|Enewsletter • January 25, 2006|
Notes from Vegan Outreach
Southern Leafleting Tour, Week 2
Next week (Jan. 30 - Feb. 3), Jon Camp will be leafleting UNC Charlotte, GA State, GA Tech, UGA, and Clemson. While at UGA, he will be giving a workshop on leafleting; details on the talk can be accessed here. If you would like to help out with the leafleting, please email jon (at) veganoutreach.org. Thanks!
At right, Erin Marcus leaflets at the Maryland Institute College of Art; photo by Jon Camp.
Nutrition Topic of the Week: Fats and Omega-3s
There are many ethical issues with
eating fish. Among them are the
individual fish that are killed,
the bycatch (animals killed incidentally,
including birds and mammals) that
are thrown away, and the environmental
destruction of the fishing industry.
Despite these serious problems,
many health advocates promote eating
fish (only coldwater fish are high
in omega-3s, by the way) as good
for your heart and brain because
their flesh contains omega-3 fats.
But eating fish also have a downside
in terms of health -- they can be
high in mercury and other pollutants.
Additionally, farmed fish are normally
not high in omega-3s because they
are fed an unnatural diet (omega-3s
are produced by algae, not fish).
What exactly is a Proggy? Peta's 2005 Progress Awards -- products and processes that help animals.
Notes from All Over
Teachers Wanted for Article
The Green Teacher is a magazine for teachers who want to include environmental education in their teaching. George Jacobs is planning an article for the magazine on why green teachers should include vegetarianism, and is asking elementary, intermediate, and high school teachers and students who have done such lessons or participated in them as students to write to him to briefly describe their lessons. Acknowledgement will be given to everyone whose experiences are included in the article.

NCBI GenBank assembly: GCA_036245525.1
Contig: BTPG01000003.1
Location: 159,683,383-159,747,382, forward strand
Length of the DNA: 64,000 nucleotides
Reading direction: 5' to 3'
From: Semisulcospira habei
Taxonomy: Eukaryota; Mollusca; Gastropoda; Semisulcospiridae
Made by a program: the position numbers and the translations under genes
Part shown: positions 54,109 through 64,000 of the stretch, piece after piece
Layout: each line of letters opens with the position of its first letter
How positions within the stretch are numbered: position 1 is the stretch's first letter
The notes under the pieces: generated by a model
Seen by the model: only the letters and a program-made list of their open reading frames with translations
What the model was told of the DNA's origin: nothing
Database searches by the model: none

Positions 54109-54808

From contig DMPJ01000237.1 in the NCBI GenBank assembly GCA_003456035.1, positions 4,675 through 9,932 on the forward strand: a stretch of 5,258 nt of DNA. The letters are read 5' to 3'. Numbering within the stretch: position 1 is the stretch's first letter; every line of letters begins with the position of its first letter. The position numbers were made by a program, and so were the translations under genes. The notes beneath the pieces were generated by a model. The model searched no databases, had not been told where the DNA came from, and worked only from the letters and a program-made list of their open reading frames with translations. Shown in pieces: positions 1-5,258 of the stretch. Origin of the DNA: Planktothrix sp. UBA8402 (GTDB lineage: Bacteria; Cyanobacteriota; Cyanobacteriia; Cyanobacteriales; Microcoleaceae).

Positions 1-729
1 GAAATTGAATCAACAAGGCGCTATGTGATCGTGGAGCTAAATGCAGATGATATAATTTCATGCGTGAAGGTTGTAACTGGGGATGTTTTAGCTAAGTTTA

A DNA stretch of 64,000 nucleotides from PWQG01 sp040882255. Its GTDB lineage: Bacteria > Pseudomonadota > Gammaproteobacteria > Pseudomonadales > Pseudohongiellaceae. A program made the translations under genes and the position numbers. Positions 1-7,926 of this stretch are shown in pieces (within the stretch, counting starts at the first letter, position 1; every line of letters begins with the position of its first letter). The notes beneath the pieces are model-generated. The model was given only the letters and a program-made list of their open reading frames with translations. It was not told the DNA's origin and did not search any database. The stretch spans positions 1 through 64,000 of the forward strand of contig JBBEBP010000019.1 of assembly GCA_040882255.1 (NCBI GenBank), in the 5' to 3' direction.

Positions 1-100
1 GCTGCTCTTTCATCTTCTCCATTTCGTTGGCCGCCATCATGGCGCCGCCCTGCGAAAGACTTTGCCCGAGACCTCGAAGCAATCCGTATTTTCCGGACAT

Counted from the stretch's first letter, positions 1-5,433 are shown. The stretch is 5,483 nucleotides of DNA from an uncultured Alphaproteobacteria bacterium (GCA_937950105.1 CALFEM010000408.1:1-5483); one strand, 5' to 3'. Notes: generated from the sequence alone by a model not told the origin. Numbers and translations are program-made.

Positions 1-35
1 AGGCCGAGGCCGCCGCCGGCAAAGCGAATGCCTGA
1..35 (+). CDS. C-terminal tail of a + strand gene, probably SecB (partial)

excerpt: "Twelve minutes of footage showed pigs in gestation crates, dairy cows with enlarged and infected udders and hens stacked in cages by the thousands, each crammed into a space smaller than this piece of paper. 'These must be extreme cases,' I assured myself. However, when I looked further into the issue, I discovered that what I saw are not the exceptions -- they are the norm. Every sip of milk or bite into an omelet was a statement I was simply not willing to make -- 'This is O.K.'" Full article.
Notes from Our Members
It's been a while
since I've been out leafleting.
It sure felt good. I had a great
conversation with one student at
MDC. He stopped when I handed it
to him, skimmed over it, and said
with a disgusted look, "What
is this?" I said, "That,
my friend, is standard farming practices
in the US." We talked at length,
and at the end, he said, "That's
it, I'm going vegetarian, for sure."
I recently discovered
you on the VeganHealth
website and went on to read your
articles on Vitamin B12 and why
you became a dietitian. I just wanted
to let you know that as a fellow
RD I really appreciate finding a
credible authority on this topic.
I work in a community setting where
I counsel clients on the phone (often
vegetarian) and prepare resource/handout
material on a variety of topics.
Thanks, and I look forward to reading
more of your articles in the future!
Thank you so much
for your work -- Why Vegan helped
convince me to go vegan five years
ago -- I hope I can help others
reach the same conclusion!
Today I handed out
50 Even If You Like Meat
pamphlets at Illinois State in about
a half an hour. It was so easy.
No one was rude, and the ratio of
people to whom I offered them vs.
who took one was probably 3 or 4
to 1. I plan on doing it every week,
maybe mixing up the days so I don't
get the same students coming out
of the same classes all the time.
I chose the Even If You Like
Meat pamphlets over the Why
Vegan and Try Vegetarian
because in my experience in
the past, it's a less controversial
statement, allowing even die hard
meat eaters a way in. I think Adopt
a College is the best